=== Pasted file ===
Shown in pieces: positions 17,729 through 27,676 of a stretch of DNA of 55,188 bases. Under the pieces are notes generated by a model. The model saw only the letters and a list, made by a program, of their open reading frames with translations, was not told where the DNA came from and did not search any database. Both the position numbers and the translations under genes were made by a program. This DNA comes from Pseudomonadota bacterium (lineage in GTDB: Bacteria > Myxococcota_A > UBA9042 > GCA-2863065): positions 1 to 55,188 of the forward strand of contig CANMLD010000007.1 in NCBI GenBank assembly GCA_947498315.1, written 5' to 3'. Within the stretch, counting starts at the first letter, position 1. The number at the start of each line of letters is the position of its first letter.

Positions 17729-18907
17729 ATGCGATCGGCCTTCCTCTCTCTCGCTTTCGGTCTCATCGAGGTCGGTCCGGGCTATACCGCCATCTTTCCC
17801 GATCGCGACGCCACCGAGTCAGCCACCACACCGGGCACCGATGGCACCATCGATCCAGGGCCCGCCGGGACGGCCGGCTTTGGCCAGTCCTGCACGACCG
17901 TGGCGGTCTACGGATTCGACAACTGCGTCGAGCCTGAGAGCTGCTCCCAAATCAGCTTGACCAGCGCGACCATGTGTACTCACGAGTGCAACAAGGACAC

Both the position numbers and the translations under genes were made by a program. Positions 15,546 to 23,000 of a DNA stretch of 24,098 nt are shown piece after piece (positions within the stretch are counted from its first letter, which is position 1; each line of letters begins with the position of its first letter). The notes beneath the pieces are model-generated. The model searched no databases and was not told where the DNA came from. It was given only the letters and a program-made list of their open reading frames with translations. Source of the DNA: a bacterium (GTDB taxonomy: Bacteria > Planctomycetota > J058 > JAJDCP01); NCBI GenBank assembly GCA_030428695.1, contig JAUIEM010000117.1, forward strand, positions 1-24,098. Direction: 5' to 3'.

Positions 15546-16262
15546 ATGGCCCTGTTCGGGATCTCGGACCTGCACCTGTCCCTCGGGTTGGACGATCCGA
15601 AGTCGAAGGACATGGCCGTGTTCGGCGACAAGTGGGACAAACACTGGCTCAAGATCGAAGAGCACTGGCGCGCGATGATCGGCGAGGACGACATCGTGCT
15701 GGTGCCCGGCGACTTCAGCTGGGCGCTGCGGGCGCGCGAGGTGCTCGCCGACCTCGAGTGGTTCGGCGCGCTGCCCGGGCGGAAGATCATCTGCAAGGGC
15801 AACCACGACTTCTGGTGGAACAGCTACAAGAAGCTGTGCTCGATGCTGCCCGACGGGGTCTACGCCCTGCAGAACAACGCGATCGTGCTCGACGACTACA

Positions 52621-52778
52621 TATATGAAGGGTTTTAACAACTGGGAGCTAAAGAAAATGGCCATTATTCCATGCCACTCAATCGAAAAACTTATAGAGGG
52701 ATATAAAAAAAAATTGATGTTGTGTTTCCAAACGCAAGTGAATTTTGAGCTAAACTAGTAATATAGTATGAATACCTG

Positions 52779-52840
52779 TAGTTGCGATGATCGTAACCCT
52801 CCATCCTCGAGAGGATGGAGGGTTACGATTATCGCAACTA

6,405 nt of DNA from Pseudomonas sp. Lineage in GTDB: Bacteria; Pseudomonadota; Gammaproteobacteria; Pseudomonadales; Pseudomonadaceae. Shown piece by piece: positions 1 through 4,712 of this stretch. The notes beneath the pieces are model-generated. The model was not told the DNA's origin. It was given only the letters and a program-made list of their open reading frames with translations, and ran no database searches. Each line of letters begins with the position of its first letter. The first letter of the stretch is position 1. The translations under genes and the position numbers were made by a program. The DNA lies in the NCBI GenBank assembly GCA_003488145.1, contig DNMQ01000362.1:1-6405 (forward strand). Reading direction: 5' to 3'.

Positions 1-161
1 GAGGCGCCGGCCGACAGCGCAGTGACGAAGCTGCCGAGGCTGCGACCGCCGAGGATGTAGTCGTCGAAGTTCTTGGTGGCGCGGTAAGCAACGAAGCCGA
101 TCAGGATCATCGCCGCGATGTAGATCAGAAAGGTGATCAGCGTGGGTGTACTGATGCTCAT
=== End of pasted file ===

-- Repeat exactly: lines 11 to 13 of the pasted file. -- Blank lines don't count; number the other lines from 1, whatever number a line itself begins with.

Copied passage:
15801 AACCACGACTTCTGGTGGAACAGCTACAAGAAGCTGTGCTCGATGCTGCCCGACGGGGTCTACGCCCTGCAGAACAACGCGATCGTGCTCGACGACTACA

Positions 52621-52778
52621 TATATGAAGGGTTTTAACAACTGGGAGCTAAAGAAAATGGCCATTATTCCATGCCACTCAATCGAAAAACTTATAGAGGG